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Taxing Meat

One issue raised at this week’s Barcelona workshop was that we can see a probable need for the introduction of systemic solutions to reduce meat consumption. Not only does meat require more resources (land, water, animal feed) than any other food, but there are also multiple healthy alternatives to daily meat consumption. Added to this, as more economies develop and rise up the protein ladder, it is clear that having 5bn, let alone 9bn, people migrate to a meat based diet is unsustainable. As such why not introduce a meat tax to make it a premium food and so decrease consumption?

This topic is gaining increasing air time. Take for example, this aticle  in today’s NY Daily Times. In amongst other points, it highlights that:

“Industrial meat production wastes food – we feed the animals vast quantities of grains and soybeans, and they burn up most of the nutritional value of these crops just living and breathing and developing bones and other unpalatable body parts. We get back only a fraction of the food value we put into them.That puts unnecessary pressure on our croplands and causes food prices to rise all over the world. Converting corn to biofuel has been criticized because it raises food prices for the world’s poor, but seven times as much grain gets fed to animals as is made into biofuel.”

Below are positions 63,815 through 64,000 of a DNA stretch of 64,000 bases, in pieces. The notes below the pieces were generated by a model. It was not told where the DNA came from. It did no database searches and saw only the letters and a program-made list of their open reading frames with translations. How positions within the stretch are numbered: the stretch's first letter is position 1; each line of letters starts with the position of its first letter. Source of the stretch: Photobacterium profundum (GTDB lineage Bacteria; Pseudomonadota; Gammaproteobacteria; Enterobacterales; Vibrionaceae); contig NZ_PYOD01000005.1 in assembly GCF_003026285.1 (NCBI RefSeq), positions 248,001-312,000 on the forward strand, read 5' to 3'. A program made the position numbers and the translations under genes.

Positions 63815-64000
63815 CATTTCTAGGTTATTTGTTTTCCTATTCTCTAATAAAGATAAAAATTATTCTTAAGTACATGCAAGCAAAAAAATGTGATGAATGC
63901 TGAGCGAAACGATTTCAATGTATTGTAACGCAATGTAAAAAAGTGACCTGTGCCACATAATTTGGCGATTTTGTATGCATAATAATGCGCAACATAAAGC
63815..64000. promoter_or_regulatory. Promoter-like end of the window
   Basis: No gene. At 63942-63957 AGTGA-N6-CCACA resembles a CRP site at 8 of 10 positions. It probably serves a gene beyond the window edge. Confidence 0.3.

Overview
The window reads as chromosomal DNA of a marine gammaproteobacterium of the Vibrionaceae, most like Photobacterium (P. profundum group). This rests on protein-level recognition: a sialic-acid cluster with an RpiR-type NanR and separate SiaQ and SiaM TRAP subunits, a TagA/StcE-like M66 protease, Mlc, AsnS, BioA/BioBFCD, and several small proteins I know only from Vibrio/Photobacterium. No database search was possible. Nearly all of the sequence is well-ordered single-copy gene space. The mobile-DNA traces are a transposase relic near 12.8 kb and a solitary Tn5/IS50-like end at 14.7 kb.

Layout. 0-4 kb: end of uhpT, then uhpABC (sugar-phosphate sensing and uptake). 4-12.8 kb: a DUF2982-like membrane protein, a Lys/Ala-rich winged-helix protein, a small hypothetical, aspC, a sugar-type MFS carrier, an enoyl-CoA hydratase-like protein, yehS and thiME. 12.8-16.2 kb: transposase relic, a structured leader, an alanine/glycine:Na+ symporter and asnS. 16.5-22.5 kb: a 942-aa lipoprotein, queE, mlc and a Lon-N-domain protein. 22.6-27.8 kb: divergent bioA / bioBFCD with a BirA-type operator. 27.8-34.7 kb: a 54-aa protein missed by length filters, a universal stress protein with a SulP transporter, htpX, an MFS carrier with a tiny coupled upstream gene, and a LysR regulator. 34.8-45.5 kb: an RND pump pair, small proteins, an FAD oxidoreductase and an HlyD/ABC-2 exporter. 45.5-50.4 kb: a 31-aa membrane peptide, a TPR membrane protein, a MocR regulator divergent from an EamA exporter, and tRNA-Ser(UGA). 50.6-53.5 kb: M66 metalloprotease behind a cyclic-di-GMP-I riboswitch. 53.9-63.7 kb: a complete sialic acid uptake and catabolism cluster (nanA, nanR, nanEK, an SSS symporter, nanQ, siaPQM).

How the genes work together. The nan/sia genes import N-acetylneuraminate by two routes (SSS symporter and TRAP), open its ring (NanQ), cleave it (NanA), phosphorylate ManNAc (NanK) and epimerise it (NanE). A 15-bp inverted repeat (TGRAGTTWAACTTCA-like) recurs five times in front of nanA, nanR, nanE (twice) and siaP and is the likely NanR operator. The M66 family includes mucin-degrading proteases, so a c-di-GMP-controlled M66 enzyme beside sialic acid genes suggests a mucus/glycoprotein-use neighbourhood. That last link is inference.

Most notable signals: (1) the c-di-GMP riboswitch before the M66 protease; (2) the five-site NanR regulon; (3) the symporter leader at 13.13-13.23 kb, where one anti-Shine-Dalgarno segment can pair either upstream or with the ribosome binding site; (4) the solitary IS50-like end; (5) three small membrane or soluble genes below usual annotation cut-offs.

As imbalanced population growth and food supply challenges collide, many now see a turning point in Western diets and a barrier in th evolution of Asian diets to be a necessity – a global brake on the protein accelerator!

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